Brazil’s perspectives on priorities and emerging issues for the global health agenda


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Brazil’s perspectives on priorities and emerging issues for the global health agenda

  1. 1. Brazil’s perspectives on prioritiesand emerging issues for the global health agenda Juliana Vieira Borges Vallini Health Surveillance Secretary Brasília, 27 de outubro de 2011
  2. 2. Brazilian Context• Health system: universal access;• Constitutional concept of "health" as global welfare - citizens right and duty of State - Structured Programs as HIV, TB, malaria, neglected diseases, NCDs etc.• “Brasil sem miseria”
  3. 3. Achievements - Global framework for health sector response to HIV/AIDS• We have attained many achievements such as expanding HIV testing and counseling; improving the HIV prevention; accelerating treatment scale up; strengthening health systems; and improving strategic information to better inform the HIV response.
  4. 4. International Agenda• WHA/WHO.• HLM (HIV and NCDs);• Other multilateral organizations.• World Conference on Social Determinants of Health.• South-south cooperation such as BRICS, IBSA, UNASUL, CPLP.
  5. 5. International Context• Improvements in the global response to the HIV/AIDS epidemics, which were translated in the establishment of the UNAIDS and WHO’s strategy 2011-2015.• We emphasize the linkages between HIV and NCDs response and the achievement of the Millennium Development Goals (MDGs),for example.• Tackling the Social Determinants of Health is also a powerful tool for improving quality of life.
  6. 6. New goals – HLM HIV/AIDS• The elimination of mother to child transmission of HIV by 2015 and substantially AIDS-related maternal deaths;• The acceleration of efforts to achieve access to antiretroviral treatments with the target of working towards 15 million people living with HIV on antiretroviral treatment by 2015.
  7. 7. HLM HIV/AIDS - Challenges• The guarantee of the human rights of key populations, mainly MSM, sex workers and drug users, but also transgenders, travesties and prisoners, among others;• The promotion of evidence-based strategies, such as use of condoms as the most effective prevention tool;• The removal of all barriers to access, mainly in terms of the management of intellectual property rights through the public health lens.
  8. 8. Not only for HIV/AIDS• As stated by the TRIPS agreement, countries have to enforce IPR, but it is not a prerogative of the health authorities. We have to guarantee that, right after patents expiration, generic medicines can be legitimately traded with quality, safety and efficacy, in order to strengthen generic policies and to promote access.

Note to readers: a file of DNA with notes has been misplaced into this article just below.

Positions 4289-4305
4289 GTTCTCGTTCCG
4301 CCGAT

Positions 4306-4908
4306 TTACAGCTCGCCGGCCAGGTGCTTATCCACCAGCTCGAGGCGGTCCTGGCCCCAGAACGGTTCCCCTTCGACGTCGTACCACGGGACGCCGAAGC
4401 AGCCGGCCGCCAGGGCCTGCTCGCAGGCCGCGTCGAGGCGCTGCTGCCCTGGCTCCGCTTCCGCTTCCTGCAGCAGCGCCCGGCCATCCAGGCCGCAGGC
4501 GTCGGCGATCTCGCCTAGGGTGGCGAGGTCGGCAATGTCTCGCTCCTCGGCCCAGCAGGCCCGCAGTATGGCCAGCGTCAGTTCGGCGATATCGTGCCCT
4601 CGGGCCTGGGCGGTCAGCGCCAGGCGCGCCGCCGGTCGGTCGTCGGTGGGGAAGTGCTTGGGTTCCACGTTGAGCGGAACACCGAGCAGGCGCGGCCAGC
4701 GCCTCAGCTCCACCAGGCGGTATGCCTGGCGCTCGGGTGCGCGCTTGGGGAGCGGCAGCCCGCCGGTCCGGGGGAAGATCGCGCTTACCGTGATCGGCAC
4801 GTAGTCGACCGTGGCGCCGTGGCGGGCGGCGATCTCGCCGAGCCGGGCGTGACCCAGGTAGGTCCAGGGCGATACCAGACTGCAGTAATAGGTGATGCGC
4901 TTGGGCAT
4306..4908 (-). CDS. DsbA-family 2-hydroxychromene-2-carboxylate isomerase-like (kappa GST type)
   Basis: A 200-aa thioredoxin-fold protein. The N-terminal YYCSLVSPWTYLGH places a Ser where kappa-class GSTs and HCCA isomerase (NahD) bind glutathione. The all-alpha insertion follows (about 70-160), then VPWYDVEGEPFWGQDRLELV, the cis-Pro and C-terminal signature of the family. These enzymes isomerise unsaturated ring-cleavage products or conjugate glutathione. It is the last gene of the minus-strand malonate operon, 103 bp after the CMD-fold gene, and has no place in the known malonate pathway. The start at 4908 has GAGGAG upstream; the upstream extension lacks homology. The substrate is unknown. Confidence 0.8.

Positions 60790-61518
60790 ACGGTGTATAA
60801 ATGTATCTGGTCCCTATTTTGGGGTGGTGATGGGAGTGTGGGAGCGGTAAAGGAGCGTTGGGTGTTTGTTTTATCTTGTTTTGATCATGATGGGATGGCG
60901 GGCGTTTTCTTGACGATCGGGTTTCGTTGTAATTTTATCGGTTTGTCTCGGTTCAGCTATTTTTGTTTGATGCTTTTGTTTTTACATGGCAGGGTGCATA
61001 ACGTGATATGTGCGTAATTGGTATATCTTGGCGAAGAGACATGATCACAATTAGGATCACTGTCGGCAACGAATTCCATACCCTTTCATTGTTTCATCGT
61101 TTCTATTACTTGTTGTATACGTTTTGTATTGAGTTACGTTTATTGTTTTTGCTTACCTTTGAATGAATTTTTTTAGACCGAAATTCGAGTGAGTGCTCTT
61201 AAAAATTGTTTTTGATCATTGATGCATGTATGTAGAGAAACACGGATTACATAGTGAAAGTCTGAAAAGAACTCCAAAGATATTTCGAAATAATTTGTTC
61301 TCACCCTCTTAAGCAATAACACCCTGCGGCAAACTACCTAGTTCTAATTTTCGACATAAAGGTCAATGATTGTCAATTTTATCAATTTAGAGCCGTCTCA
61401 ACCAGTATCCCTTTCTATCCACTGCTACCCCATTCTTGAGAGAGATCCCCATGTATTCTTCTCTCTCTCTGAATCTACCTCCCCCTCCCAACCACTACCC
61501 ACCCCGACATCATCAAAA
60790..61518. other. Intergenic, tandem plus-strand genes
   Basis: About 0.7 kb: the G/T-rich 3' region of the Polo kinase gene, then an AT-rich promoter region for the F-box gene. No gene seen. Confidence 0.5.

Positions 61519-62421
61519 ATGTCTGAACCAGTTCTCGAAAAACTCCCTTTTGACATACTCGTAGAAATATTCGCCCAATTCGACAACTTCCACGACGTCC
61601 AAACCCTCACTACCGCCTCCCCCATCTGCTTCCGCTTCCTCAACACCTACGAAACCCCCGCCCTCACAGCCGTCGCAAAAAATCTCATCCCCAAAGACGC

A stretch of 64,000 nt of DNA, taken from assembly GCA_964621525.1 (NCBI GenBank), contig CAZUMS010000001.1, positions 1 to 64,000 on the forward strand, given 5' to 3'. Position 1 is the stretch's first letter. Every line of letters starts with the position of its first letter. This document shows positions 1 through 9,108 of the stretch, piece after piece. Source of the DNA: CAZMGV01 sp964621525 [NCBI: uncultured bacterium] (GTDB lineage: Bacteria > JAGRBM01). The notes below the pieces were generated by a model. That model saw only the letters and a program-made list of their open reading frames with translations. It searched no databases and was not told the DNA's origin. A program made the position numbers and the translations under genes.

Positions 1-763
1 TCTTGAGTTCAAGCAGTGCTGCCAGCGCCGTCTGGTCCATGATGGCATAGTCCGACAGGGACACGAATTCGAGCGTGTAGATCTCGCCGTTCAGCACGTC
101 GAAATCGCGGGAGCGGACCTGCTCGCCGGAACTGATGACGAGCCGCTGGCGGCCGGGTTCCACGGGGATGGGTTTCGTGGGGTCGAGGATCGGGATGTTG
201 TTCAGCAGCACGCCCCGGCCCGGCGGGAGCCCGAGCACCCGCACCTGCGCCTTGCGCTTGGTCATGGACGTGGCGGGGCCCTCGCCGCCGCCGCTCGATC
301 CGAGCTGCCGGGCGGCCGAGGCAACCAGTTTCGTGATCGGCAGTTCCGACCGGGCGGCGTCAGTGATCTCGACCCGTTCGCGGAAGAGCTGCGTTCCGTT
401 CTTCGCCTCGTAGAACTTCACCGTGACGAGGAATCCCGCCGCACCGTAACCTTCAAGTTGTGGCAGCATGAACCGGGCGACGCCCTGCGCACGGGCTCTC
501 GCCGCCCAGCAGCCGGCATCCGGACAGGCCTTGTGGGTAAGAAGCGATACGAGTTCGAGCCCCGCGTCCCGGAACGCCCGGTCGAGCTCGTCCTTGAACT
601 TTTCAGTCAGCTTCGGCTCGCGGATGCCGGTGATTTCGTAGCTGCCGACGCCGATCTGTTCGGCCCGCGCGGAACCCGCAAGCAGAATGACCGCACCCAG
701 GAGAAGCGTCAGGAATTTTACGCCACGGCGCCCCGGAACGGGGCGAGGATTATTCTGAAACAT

9. 9. Access to medicines• We have strong evidences on the cost- effectiveness of interventions that combine early detection and care of NCDs, helping cancer patients, for instance, living longer and in good health conditions.• People at high risk of developing cardiovascular diseases may be treated with low cost generic drugs, reducing significantly the risk of heart attack and/or death.
  10. 10. Pharmaceutical Care• Pharmaceutical care is a key element on the Brazilian policies dedicated to curb the increasing trends of NCDs for example.• The Policies are planned in a comprehensive manner, in order to keep the balance between prevention, treatment, access to affordable quality, safe and efficacious drugs, and their rational use.
  11. 11. Vulnerabilities• These diseases are strongly prevalent among the poorest and most vulnerable groups, such as elderly people and individuals with low educational level and income.• Other diseases determined by poverty and impacts on this.
  12. 12. Chronic and Non-Communicable Diseases (NCDs)• NCDs goes beyond the health sector.• Intersectoriality is a key element: governments, civil society and the private sector.• The adoption of healthy lifestyles is, of course, a major step on preventing NCDs.• If we do not address the factors and determinants that make people more vulnerable to NCDs, we risk on failing on our efforts.
  13. 13. Chronic and Non-Communicable Diseases (NCDs)• It represents 72% of death in the country and also lead to early retirement and loss of workforce;• Brazil, or any other country, relying on its own means, cannot face the challenges posed by NCDs;• Pursuing technical and political dialogue with other Nations and stakeholders at the global level to find solutions for this health challenge;
  14. 14. NCDs: actions to promote health and prevent the surgeance of new cases. Brazilian Context• The launch of the 2012 – 2022 Strategic Action Plan to Fight NCDs;• The program to fight breast and cervical cancers among women;• The so-called “Health has no Price” program, which includes free of charge drug deliverance for diabetes patients, among others;• The program to cease the use of tobacco products.
  15. 15. International Context• The importance of the World Health Organization and its articulation role for technical support for developing countries on these issues;• The WHO reform in order to make it able to accomplish its mandate on leading the health sector at the global level.
  16. 16. Challenges• We cannot put on individuals the responsibility for getting sick if we, governments, do not offer them the means to face the obstacles they need to overcome in order to be healthy.• We have to put the agendas of health, development and human rights at the same tune. We have to work to abolish inequalities.
  17. 17. Other issues in the International Agenda• WHO’s Reform• WHO negotiation related do medicines “falsification”• Rio +20